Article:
If you're trying to come up with a recipe and you've never made one before, I really encourage you not to do this. Find a recipe that works well and you know works and use that instead. Please don't make your own as you can't possibly know all you need to know to make something work well, and you'll get frustrated and annoyed and might never want to make something again. I suggest this to make this a more enjoyable and fun experience!

Creme Chemist said...

Hi Susan,
I dont quite understand the math:
In your post you stated that since you are using 28% oil/butters/cetyl alcohol and need to use 25% of this as emulsifier. You came up with 6% rounding up, and I came up with 7%. Please explain.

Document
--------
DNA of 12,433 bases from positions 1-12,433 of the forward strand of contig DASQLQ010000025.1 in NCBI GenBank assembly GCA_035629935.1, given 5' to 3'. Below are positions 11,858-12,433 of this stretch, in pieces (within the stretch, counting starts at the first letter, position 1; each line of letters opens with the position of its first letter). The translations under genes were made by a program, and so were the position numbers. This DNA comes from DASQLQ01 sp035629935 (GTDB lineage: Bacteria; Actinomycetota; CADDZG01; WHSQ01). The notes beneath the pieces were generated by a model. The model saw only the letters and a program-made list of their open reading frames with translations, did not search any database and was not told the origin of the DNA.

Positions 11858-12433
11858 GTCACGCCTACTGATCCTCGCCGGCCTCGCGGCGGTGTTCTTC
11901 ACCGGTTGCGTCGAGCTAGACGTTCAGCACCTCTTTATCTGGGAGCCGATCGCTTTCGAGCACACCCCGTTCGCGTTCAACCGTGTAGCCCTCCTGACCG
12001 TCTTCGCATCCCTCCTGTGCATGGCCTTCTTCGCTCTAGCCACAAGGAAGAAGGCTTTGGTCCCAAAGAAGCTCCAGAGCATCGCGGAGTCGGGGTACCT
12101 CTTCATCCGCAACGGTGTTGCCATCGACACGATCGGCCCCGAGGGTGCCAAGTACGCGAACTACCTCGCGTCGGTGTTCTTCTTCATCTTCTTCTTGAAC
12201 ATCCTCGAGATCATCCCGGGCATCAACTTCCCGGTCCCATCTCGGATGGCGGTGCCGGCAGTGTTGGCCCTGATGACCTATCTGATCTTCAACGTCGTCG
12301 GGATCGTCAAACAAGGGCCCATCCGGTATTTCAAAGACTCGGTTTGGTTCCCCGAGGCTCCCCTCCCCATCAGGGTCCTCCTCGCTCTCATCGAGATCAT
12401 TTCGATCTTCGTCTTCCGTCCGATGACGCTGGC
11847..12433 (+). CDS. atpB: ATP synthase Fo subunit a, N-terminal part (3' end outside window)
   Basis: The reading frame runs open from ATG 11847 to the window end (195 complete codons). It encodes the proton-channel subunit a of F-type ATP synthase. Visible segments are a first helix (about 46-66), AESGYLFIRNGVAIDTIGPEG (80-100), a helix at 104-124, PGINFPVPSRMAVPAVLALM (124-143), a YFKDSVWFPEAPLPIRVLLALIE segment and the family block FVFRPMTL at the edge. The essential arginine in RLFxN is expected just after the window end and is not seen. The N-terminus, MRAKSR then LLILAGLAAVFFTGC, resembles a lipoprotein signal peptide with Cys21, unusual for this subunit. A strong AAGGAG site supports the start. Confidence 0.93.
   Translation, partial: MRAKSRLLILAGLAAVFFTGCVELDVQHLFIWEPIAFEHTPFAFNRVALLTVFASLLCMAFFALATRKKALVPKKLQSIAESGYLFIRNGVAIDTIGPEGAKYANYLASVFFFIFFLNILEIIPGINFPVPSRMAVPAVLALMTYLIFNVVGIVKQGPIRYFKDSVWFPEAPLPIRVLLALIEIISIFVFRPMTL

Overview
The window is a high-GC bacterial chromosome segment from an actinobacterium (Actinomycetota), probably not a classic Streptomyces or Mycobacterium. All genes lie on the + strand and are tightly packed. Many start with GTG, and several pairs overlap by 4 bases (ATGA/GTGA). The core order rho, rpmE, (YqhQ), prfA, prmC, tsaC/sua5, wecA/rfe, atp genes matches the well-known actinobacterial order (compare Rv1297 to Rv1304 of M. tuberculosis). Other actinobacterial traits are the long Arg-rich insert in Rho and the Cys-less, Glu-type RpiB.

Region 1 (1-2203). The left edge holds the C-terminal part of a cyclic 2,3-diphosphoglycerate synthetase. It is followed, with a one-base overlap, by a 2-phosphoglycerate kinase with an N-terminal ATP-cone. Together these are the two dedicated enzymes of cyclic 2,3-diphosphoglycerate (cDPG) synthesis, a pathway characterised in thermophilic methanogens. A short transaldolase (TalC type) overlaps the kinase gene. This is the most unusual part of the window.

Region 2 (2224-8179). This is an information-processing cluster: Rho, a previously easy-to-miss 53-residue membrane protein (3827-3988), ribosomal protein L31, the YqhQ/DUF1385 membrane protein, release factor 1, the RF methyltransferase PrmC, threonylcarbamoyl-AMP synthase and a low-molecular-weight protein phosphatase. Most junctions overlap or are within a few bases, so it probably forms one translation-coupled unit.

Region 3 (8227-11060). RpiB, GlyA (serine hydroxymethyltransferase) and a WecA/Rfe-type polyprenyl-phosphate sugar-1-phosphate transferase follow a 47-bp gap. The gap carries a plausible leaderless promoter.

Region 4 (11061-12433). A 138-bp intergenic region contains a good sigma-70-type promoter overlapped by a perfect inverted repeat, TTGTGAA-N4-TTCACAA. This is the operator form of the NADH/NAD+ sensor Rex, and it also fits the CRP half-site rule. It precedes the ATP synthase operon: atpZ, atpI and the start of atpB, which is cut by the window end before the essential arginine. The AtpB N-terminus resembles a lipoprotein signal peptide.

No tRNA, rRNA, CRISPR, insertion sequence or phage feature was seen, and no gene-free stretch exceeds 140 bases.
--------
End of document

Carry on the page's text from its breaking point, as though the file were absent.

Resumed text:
Susan Barclay-Nichols said...

I made a mistake.

maxine moore-thomas said...

hi susan regarding your basic body butter recipe what do you mean when you say "water" phase? i didnt knot know u used water when making a body butter i tght that was reserved for lotions. i never use water in my butters, i just use shea butter mango butter coco butter avacado butter (not necessarily all together but ths are my base butters) i use rice bran oil sunflower oil macademia nut oil jojoba oil olive oil coconut oil apricot kernel oil etc. and some vitamin e and a lil cornstarch and it seems fine the only problems i haveis that it will melt a bit in my hot climate ( i live injamaica) and sometimes my scents dnt stay (i use fragrance from brambleberry.) thanks again